Home > Great Big Greenhouse Blog > October 2017 > BONNIE'S GARDEN--Got Deer, You Need These Bulbs:

BONNIE'S GARDEN--Got Deer, You Need These Bulbs:

You are very “Virginia” if you have red clay soil or granite gravel in your yard (or, in my case, BOTH) or deer in your yard... 

But there are deer-resistant bulbs!  And, keep in mind, all of these are also vole resistant.  So here are some of the best of the best:

Narcissus/Daffodils/Jonquils—just to set the record straight, narcissus is the botanical name, daffodil is the correct common name, jonquil refers to a specific kind of daffodil.  Whatever you choose to call them, deer don’t eat them, squirrels don’t eat them, voles don’t eat them.  YAY!

Alliums--Alliums are members of the onion family.  There are little 10 inch tall ones perfect for borders and dramatic four foot tall giants with eight inch flower heads and sizes in-between.  They need only two things to perform well—full sun and well-drained soil.

Muscari—These are the cute little grape hyacinths you remember growing around the stump in grandma’s yard.  They naturalize well, and come in white and shades of blue from navy to silver-blue.

Hyacinths—As if they fact that they come in a rainbow of colors AND are incredibly fragrant, weren’t enough, these are also deer-resistant.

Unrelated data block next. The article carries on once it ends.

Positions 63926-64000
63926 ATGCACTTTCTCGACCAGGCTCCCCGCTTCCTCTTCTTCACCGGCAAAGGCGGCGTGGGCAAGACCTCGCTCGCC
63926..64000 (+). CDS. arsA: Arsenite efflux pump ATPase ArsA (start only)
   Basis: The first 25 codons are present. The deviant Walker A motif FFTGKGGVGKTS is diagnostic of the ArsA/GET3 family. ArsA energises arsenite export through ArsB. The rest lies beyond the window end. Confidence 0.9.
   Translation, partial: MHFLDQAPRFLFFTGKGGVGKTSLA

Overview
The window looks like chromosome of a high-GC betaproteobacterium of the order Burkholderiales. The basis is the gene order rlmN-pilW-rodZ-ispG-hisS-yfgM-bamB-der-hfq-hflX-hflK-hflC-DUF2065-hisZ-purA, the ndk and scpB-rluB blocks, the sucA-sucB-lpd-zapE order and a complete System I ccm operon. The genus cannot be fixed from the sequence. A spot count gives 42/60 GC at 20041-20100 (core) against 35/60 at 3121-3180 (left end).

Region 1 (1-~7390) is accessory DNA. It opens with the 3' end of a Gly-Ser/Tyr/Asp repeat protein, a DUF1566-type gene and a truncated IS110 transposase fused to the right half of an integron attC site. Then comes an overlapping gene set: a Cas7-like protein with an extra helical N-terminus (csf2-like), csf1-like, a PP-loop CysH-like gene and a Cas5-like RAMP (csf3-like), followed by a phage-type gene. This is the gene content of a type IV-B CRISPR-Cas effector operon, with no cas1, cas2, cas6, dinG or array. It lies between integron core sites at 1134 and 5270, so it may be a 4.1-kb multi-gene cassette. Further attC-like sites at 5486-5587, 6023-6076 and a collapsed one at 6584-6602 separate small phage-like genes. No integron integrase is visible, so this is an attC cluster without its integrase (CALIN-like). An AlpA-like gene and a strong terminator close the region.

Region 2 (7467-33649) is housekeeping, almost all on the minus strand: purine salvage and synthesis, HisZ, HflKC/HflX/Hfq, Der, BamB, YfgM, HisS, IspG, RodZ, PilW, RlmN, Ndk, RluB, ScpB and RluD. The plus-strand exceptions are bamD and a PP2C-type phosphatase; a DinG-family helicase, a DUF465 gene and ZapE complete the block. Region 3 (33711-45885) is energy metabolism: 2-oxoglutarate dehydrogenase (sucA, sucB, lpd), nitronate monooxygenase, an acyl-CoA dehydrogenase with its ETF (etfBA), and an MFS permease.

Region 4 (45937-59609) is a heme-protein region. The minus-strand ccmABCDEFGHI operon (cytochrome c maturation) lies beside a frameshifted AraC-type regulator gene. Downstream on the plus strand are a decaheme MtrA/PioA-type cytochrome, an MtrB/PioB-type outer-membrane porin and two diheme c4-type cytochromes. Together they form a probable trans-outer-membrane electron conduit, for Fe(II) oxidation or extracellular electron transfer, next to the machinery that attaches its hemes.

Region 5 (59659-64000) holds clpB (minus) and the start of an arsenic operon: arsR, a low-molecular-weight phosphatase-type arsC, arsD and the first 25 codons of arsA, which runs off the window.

Snowdrops—One of the earliest blooming bulbs, snowdrops often bloom in February—even under snow!  They’re dainty, sweet, and tough as nails!

Hyacinthoides, also known as Wood Hyacinths or Spanish Bluebells—One of my favorite bulbs, Wood Hyacinths are shade tolerant and bloom in May with pretty spires of blue (or pink or white).  There is another version, the English Bluebell, which is also deer-resistant.

Ipheion or Spring Starflower—another favorite.  It blooms for an incredibly long time in the spring with fragrant starry flowers in blue.  It naturalizes readily and even tolerates that red clay/granite gravel combo in my backyard.

Fritillaria aka Crown Imperials—Not only do critters not eat this one, but this bulb is said to help repel voles.  The beautiful red or yellow bells of flowers don’t let on that the bulb underground actually smells a bit like a skunk. 

Iris—From the 6 to 8” tall early blooming minis to the 2 foot tall May-blooming Dutch iris to the large-flowered bearded iris, all of these are hardy and very pest-resistant.

Peonies—Huge fragrant perennial flowers and deer won’t eat them either?  Wow.

Gee, I’m running out of space and I still haven’t mentioned Chionodoxa (Glory of the Snow), Puschkinia (Lebanon Squill), Scilla Siberica or anemones.  Deer problems or vole problems, you can still have beautiful spring color in your yards and—here’s a tip for you.  You can even enjoy tulips—just plant daffodils around the outside!
Posted: 10/9/2017 by Bonnie Pega | with 0 comment(s)
Filed under: Bonnies, Bulbs, Deer, Garden
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